What are the trends in technology that you are most excited about?
I think augmented/virtual reality is one of the eyes of all of us right now. It’s fun because for me, the most interesting beginnings of new technology is when you get a product that’s actually supposed to help people or provide a new experience, and I think we’re about to start seeing products that are like, killer app really interesting and bringing people into it. . We’ve had Google Glass, and we’ve had crazy stuff in the past, but I think we’re about to see a bunch of cool stuff.
What do you think of the idea of Metaverse?
I get what people see in it. I understand why Facebook – or Meta – would want a big stake in it. But at the same time, it must have a purpose. We have to do the new thing for a reason, and I’m still searching for that reason.
Yes, playing video games in VR is one thing, but hanging out with friends in VR and going to work in VR is a hard sell.
There are some “Ready Player One” feelings sometimes where you’re like, “What would it mean if we didn’t have to go to the meeting?” But it’s also not that hard to do the thing we usually do. I’m looking for a reason to really want to try this stuff out. I give new things a chance, because that’s my job. I give it a chance. But I think we’re probably on the verge of getting a bunch of more interesting answers to that question.
Meta VRs are fun to play with, but I don’t want to He lives in it.
It’s just another great piece of technology to play with, and there are a lot of great techniques to play with already. You won’t get that mass adoption that I’m sure Meta is hoping for.
Do you think augmented reality will be more accessible to people than virtual reality?
This is where I find it easiest to see useful use cases. I remember the Google Glass days, and as crazy as this product was, having step-by-step navigation instructions right in your corner of view while walking through an unfamiliar city is very helpful. Little things like that, found already functional, in essence. The hardware was old, and that was 10 years ago, so obviously the technology has improved a lot since then. But I think augmented reality is easier for me to see as a future.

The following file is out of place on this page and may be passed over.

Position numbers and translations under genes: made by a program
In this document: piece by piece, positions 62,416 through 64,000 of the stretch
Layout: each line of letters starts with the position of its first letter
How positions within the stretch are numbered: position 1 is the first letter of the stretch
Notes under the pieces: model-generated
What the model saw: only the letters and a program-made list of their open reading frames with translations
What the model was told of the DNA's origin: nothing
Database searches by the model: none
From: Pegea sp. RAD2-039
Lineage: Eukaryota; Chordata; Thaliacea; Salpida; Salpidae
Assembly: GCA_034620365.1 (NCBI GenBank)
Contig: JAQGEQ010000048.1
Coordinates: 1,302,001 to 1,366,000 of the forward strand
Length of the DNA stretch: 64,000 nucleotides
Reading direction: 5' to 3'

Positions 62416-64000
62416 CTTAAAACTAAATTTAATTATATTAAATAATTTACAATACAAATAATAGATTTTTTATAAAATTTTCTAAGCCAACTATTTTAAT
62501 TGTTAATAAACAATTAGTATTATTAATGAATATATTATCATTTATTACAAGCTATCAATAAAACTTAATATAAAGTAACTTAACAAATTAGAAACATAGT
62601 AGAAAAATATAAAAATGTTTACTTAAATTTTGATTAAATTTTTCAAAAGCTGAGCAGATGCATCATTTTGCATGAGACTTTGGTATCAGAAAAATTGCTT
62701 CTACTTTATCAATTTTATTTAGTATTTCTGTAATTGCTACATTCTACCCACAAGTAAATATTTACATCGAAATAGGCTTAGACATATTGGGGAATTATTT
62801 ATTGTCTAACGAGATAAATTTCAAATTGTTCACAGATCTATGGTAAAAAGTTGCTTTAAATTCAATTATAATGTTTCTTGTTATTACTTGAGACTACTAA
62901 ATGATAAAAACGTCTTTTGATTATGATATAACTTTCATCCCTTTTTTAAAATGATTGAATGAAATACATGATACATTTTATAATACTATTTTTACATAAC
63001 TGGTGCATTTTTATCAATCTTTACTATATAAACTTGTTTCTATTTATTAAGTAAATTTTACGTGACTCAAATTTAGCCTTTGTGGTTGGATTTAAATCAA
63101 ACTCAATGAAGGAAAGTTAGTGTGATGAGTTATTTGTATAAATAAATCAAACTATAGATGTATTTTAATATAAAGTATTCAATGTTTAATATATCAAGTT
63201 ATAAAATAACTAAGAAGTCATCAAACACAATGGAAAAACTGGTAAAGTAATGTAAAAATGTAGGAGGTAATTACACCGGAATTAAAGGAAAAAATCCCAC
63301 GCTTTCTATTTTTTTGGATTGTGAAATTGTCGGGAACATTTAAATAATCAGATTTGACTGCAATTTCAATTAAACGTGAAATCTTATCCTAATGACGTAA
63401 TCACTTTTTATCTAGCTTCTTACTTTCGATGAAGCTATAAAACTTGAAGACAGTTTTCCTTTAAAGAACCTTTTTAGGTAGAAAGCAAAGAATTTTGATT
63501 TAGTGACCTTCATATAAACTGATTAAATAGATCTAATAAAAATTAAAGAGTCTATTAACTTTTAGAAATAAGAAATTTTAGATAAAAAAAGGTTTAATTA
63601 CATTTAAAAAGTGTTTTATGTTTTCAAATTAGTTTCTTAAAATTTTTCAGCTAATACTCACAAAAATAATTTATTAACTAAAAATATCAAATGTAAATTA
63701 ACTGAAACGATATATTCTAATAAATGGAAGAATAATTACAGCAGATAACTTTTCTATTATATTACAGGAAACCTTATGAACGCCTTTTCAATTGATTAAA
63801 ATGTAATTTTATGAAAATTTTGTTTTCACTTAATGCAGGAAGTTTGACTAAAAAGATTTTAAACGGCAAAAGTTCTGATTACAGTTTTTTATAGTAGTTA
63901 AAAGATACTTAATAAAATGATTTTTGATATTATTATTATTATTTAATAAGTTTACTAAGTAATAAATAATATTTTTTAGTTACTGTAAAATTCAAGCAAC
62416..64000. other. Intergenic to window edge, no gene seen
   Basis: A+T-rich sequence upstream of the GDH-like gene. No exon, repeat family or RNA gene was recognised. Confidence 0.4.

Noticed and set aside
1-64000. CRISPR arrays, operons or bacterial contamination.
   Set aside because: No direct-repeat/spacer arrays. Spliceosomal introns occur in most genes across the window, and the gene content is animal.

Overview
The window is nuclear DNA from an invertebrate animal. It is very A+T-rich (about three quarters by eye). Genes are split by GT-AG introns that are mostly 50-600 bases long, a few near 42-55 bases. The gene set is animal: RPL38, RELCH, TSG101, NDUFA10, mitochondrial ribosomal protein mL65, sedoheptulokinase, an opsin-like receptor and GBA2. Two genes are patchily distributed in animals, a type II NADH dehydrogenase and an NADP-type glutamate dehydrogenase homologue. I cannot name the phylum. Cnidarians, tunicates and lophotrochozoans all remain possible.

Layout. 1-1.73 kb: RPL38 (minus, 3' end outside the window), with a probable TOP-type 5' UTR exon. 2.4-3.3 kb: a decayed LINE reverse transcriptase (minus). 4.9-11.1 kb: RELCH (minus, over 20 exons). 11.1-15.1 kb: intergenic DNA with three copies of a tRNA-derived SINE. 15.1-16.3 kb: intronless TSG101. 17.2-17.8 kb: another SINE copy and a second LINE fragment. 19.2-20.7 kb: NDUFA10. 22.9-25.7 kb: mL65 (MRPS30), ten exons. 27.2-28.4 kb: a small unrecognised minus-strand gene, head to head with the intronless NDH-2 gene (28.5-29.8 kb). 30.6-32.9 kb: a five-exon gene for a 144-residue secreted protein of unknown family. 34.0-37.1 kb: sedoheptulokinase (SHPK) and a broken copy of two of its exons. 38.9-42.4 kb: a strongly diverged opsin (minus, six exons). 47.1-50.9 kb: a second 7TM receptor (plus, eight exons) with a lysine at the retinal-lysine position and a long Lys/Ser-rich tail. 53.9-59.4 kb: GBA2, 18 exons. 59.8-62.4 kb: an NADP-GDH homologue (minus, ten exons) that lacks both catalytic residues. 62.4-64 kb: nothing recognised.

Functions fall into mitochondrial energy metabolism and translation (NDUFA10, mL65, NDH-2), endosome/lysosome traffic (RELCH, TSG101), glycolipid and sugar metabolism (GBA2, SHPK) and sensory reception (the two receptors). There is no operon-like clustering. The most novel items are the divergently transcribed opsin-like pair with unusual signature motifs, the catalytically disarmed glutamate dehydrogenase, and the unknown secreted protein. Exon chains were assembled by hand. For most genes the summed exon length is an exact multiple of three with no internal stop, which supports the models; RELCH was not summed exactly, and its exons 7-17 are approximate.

What companies do you think do well in augmented reality?
Obviously iPhone and LiDAR. Functionally, it’s really good, but it doesn’t do anything useful. Yes, I can put a sofa in a room and see what it looks like, but I’m still looking for something “must have”.
Is there any technique that you think is useful but didn’t work?
Google Glass is the perfect solution. Ten years ago, walking into a bar with a camera on your face was crazy, and now Snapchat has made a pair of glasses right with the camera. It is a more acceptable method.
There are a lot of privacy discussions around wearable technology – do you have any ethical concerns about this type of technology?
Well, you always hope it comes from a responsible company that does responsible things, which is why I’m concerned with Meta. That’s all I will say about it! But yeah, it’s the same as with your phone – if you’re doing important things on your phone, there’s going to be a lot of important data, so privacy is important. Hopefully companies will do the right thing with that data.
Is there any piece of technology that you think more people should talk about?
Electric vehicles are not Tesla. They are about to arrive.